Karen: If your clients are well taken care of, it means they can enjoy every day of their vacation.
Peter: If you have ridden up Tourmalet, and you have sat up there freezing all day, and you need to ride up over the Peyresourde to get back to your hotel ... what a miserable day. I think of myself, what would I like to do? Every client has a backpack we bring up for them so they can change out of their wet clothes and have a nice time up there, it is a different philosophy.
Karen: I want to sign up.
Peter: For us it is a logistical nightmare, but there are ways of getting the supplies to the top.
Peter: No. I recommend they come with a triple or at best if they are a strong rider come with a compact 34-27/28. Take my recommendation. But every year someone comes with a 39-25, by the second day they are cooked. People don't understand if you ride these climbs one-off you can get up, but if you ride 4 cols in a day, and then the next day and the next day, then your legs start to hurt, so you need the small gears to get through the entire week. I could be a millionaire if we had a stock of triples and where selling them halfway up the Tourmalet. It doesn't help that it looks relatively easy on the TV coverage [by the professionals].
Karen: Every year when the route is announced, is there an area where you are excited to see included and pleased to go back to?
Peter: Probably around La Clusaz near the Col d'Arvis/Col d'Croiz Fer (Grand Bornand area east of Lake Annecy). It is a beautiful area [this happens to be my favorite as well]. Other than that I am always happy when there is something around St-Lary-Soulon, Col d'Azet/Val Louron, Col de Peyresourde [all in the Pyrenees]. There are some areas where you know the hotels are hard to find or there will be van transfers, we avoid van transfers at all costs, clients come to ride their bikes.
Karen: What is your favorite region of France?
Peter: Definitely the Pyrenees. A lot of people start on the Tour de France with us. Then they realize they want to come back and do the rides without the chaos of the Tour de France, and that is when they do the Trans-Pyrenees trips. You do not want to see the Tour de France every day. Keep it simple, see it once or twice to experience it but not get exhausted. I really believe for a week at the Tour de France if you see it twice that is enough and ride the other five days, it is perfect. [so true!]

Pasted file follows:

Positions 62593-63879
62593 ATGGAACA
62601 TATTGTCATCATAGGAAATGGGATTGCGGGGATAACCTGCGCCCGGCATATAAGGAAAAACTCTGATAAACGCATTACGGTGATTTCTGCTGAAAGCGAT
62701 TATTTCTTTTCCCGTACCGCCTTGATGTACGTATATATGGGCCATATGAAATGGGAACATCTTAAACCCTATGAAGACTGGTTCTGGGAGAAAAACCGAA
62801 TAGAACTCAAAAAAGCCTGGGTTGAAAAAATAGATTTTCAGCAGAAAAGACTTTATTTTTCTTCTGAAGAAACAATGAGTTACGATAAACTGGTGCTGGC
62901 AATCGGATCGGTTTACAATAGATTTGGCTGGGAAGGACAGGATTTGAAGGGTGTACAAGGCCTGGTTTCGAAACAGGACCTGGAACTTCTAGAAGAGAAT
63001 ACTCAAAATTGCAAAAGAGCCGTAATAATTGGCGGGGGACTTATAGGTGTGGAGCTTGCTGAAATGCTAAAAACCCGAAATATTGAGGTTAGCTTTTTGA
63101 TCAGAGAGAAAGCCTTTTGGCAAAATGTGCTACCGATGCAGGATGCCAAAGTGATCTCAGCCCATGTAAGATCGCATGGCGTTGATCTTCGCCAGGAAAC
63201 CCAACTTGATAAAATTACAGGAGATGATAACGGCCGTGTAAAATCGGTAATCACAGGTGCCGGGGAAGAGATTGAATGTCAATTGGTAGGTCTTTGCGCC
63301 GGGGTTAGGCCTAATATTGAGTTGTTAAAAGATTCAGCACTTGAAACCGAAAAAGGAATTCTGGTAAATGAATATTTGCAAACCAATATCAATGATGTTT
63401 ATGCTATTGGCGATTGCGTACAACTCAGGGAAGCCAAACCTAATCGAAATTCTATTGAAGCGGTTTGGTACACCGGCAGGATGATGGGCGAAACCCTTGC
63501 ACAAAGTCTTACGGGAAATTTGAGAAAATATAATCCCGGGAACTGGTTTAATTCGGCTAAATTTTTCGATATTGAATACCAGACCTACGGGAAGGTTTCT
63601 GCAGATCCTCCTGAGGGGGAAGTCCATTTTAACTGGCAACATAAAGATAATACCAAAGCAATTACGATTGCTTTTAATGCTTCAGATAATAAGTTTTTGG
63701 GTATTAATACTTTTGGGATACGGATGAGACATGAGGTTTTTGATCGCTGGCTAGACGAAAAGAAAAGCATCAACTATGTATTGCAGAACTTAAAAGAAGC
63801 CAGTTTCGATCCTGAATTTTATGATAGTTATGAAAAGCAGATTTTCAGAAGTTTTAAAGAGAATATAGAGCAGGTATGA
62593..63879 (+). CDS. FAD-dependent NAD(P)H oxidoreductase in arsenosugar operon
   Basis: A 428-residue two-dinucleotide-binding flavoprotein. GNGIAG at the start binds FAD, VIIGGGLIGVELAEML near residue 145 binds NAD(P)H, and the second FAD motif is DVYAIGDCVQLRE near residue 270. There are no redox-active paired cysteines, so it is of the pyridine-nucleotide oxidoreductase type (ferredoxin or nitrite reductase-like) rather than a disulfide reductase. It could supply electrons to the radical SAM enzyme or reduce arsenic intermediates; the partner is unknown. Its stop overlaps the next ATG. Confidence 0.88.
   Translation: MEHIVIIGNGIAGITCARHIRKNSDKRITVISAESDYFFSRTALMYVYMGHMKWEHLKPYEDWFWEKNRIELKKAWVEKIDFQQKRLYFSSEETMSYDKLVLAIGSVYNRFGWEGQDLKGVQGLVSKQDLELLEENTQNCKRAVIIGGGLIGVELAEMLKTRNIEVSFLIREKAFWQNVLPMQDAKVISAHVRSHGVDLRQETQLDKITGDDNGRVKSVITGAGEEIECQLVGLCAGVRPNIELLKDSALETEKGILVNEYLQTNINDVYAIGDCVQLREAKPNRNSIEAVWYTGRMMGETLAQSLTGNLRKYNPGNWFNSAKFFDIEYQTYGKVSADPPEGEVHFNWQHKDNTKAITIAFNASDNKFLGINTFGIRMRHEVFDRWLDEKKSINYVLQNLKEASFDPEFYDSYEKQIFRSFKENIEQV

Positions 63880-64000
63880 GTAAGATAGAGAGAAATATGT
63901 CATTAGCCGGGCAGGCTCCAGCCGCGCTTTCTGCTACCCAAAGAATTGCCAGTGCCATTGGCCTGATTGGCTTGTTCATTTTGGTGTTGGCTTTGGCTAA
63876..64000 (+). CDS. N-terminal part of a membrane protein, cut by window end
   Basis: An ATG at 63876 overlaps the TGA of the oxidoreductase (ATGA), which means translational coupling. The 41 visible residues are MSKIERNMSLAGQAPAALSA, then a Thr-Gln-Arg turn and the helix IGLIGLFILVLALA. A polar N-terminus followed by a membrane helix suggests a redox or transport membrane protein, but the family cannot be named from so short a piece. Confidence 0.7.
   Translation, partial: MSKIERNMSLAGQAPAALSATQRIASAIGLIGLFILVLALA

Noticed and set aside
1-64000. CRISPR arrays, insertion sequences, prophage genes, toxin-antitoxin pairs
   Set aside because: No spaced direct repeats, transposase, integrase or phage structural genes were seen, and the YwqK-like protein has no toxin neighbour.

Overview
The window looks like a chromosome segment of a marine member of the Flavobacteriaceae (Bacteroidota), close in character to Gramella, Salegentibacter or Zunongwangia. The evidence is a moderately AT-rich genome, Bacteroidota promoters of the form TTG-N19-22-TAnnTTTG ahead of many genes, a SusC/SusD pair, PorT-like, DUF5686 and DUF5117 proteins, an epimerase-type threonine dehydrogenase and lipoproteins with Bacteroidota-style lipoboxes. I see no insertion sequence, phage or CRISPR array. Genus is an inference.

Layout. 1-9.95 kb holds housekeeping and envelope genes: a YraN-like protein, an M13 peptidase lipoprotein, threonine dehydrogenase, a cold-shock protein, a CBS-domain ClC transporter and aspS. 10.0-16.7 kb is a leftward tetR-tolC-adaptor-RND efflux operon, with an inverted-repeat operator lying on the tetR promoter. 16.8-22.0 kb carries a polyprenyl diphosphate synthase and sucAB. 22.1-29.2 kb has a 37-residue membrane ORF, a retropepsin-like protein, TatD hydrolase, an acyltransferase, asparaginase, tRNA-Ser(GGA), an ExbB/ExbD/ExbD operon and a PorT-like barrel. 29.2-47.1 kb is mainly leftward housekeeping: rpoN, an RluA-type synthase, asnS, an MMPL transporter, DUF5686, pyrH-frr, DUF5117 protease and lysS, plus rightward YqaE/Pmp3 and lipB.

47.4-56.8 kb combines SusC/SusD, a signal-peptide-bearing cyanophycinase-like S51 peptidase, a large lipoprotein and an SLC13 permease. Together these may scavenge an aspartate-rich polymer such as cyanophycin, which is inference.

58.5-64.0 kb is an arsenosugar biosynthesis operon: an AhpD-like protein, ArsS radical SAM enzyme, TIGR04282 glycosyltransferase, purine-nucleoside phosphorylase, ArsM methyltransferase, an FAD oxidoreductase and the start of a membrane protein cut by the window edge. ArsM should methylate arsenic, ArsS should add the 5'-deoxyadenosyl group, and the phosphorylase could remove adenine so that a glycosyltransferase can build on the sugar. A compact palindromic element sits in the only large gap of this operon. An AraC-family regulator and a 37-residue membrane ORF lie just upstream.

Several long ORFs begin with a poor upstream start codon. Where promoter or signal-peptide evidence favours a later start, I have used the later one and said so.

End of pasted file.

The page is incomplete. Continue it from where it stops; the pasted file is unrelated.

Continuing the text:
This morning Thomson Bike Tours published an interview with two of their recent clients in their newsletter. Sign up today and you can read Fred Schwartz from Larkspur, California and Gary Mann of Seattle, Washington tell their stories.
Related posts and links:
I wrote a previous post about Thomson Bike Tours and their top 50 climbs list included in the Grand Tours of 2011: The best climbs in Europe in the Grand Tours, or A non-cycling fan trip to the TDF (also offered by Thomson Bike Tours). An earlier post about cycling tour companies Take a Tour. I have included sections of this interview with Peter in other posts in recent months: George Hincapie, Contador and Armstrong.
I wish them luck and hope to see their happy clients out of the road in France this July, where I will be wishing I had a buffet lunch waiting for me on a mountain top in the Pyrenees. I am encouraging Peter to come to Colorado to lead his quality of tour at the USA Pro Cycling Challenge, if interested - please ask him. Perhaps one day soon we can see this level of tour operator within range of an easy national flight. www.thomsonbiketours.com